Parke ~ George Henry
passes away at the age of almost 89
George Henry Parke, born February 16, 1916, to Fred and Martha “Mattie” Parke spent the first years of his life in Islay, Alberta where he was born on their homestead. His family soon moved to Onion Lake, Saskatchewan, where George lived until his strong yearning for places unseen and people unknown put him on a bicycle at the age of 16, and he headed west to Kelowna, British Columbia. It was there he eventually met and married Jean Alicia McCreary. Though quitting his formal education at only the 8th grade, he gained extensive education simply yet remarkably through the way he lived his life. George’s interests throughout his life were incredibly varied, and he could even have been thought of as Jack-of-all-trades-and-a-master-of-many. He took great care in doing everything he did carefully and well.
With the outbreak of World War II, he enlisted with the Canadian Air Force, his great ambition to fly a Spitfire. But upon learning of his outstanding skills as a baker, the Air Force steered him instead in this direction, and eventually he was stationed at Comox baking for the troops to their delight. This turned out to be one of the many highlights of his life as it was in the Comox Valley that he and wife Jean established themselves with their two then-born children Ronald Campbell and Shirley Jean; their third daughter Maureen Gail would be born one year later. George loved watching his children grow up playing on the beaches of Point Holmes, and having grown up himself dreaming of a life on the ocean, George and his family settled in Courtenay. George then began what would be a 12-year stint as a commercial fisherman. During this time he realized though he loved being on the water, he was not cut out to be a highline fisherman. So he did what many men during their lives only dream of doing—he built himself a 36’ sailboat with his own hands and then he sailed, eventually in fact all the way down to Southern California alone with his then 15-year-old daughter Maureen, where the warm air and palm trees pleased him so much he decided to move his family to this new-found land. There was no irony when his first job, once they completed their move to Southern California, was building boats. After living in Southern California and a brief sojourn in Colorado and Washington state, George and Jean eventually made their way back to Courtenay in 1993.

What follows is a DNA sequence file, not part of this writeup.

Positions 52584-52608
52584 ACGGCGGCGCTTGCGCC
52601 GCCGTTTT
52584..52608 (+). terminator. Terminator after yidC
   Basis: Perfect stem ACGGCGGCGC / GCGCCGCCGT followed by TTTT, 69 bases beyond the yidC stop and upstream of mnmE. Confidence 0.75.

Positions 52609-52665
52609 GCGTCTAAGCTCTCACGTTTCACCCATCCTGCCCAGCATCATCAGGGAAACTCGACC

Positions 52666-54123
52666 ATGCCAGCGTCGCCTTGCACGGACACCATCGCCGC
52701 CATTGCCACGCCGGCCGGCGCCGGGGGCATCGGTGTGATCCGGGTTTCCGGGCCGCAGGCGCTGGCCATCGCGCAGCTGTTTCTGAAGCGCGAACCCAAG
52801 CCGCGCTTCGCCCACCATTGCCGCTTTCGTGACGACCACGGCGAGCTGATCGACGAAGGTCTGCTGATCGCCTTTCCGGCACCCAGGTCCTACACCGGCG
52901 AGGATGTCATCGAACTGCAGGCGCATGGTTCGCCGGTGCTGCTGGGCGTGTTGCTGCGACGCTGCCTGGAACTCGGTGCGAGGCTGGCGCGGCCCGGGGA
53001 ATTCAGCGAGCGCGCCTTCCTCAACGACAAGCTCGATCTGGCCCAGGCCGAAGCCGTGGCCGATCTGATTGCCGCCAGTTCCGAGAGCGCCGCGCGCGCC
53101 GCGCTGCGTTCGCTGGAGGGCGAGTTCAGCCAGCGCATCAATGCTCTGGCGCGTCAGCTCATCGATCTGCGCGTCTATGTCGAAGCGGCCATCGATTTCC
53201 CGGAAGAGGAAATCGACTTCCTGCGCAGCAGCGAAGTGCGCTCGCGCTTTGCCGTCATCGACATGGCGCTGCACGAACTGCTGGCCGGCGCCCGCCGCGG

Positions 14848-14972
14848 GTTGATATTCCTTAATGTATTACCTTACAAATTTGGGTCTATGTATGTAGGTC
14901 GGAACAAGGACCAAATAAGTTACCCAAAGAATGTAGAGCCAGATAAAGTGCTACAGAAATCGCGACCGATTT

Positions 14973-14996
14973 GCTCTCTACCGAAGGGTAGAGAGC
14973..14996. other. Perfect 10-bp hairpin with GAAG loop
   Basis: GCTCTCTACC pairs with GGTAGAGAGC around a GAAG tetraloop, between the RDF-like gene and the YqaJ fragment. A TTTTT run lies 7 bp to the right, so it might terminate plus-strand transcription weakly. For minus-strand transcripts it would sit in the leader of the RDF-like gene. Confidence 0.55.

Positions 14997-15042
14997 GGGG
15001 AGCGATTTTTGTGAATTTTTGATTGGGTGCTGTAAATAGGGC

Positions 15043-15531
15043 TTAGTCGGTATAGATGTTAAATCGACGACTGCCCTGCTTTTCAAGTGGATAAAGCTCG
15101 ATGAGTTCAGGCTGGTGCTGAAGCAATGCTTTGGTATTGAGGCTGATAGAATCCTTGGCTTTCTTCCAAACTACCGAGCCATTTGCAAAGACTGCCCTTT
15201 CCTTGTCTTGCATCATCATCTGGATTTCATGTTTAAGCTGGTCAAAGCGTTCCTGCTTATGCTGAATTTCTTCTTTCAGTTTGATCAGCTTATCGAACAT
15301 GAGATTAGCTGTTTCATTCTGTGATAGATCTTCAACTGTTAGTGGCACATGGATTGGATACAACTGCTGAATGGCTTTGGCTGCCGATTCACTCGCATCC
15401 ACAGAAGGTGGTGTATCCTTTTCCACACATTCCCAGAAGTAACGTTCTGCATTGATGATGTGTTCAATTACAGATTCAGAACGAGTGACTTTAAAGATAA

At any given moment of any given day, one may walk into a room where George would be found listening to music, often humming along…anything from Strauss to Johnny Cash. If not listening to music, he may instead be supplying his own music, whistling with beautiful tone and vibrato. He was the sort of person who could recite a poem at the drop of a hat, The Highwayman being one of his most preferred.
George was a gentle and quiet man, though never short on words. Two times a day for the majority of his adult life he would be found at his favourite coffee shop having a “bite to eat”, most certainly in the form of pie or a muffin, with black coffee, having some sort of stimulating conversation with a friend—sometimes new, sometimes old; this conversation would most often be on things that mattered most to him—environmental matters and world politics, though he could hold up his end of the conversation on nearly any matter dealt his way. It was during these times he made some of his dearest friends.
George is survived by daughter Shirley Jean Edwards of Auberry, California; daughter Maureen Gail Pound of Seattle, Washington; 6 grandchildren; 6 great-grandchildren; 3 brothers; and 1 sister. He was predeceased by wife Jean Alicia Parke, son Ronald Campbell Parke, 2 brothers, and 1 sister.
A Memorial for immediate family was held on Wednesday, December 29, 2004. Any donations made in the honour of George Henry Parke may be made to St. Joseph’s Extended Care Unit or a charity of your choice.